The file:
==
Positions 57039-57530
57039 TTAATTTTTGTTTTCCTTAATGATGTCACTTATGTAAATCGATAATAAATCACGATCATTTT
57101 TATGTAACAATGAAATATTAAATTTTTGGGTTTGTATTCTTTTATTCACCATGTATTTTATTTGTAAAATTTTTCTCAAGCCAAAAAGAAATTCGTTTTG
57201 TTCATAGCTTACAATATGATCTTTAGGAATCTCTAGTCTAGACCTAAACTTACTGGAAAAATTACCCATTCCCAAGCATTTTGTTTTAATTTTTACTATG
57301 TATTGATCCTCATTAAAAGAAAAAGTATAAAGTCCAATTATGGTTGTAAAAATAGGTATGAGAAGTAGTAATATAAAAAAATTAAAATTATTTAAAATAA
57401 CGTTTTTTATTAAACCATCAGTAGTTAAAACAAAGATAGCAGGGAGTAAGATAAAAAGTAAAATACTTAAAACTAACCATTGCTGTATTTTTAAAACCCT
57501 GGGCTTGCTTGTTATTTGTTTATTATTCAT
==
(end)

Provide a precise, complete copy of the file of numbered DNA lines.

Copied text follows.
Positions 57039-57530
57039 TTAATTTTTGTTTTCCTTAATGATGTCACTTATGTAAATCGATAATAAATCACGATCATTTT
57101 TATGTAACAATGAAATATTAAATTTTTGGGTTTGTATTCTTTTATTCACCATGTATTTTATTTGTAAAATTTTTCTCAAGCCAAAAAGAAATTCGTTTTG
57201 TTCATAGCTTACAATATGATCTTTAGGAATCTCTAGTCTAGACCTAAACTTACTGGAAAAATTACCCATTCCCAAGCATTTTGTTTTAATTTTTACTATG
57301 TATTGATCCTCATTAAAAGAAAAAGTATAAAGTCCAATTATGGTTGTAAAAATAGGTATGAGAAGTAGTAATATAAAAAAATTAAAATTATTTAAAATAA
57401 CGTTTTTTATTAAACCATCAGTAGTTAAAACAAAGATAGCAGGGAGTAAGATAAAAAGTAAAATACTTAAAACTAACCATTGCTGTATTTTTAAAACCCT
57501 GGGCTTGCTTGTTATTTGTTTATTATTCAT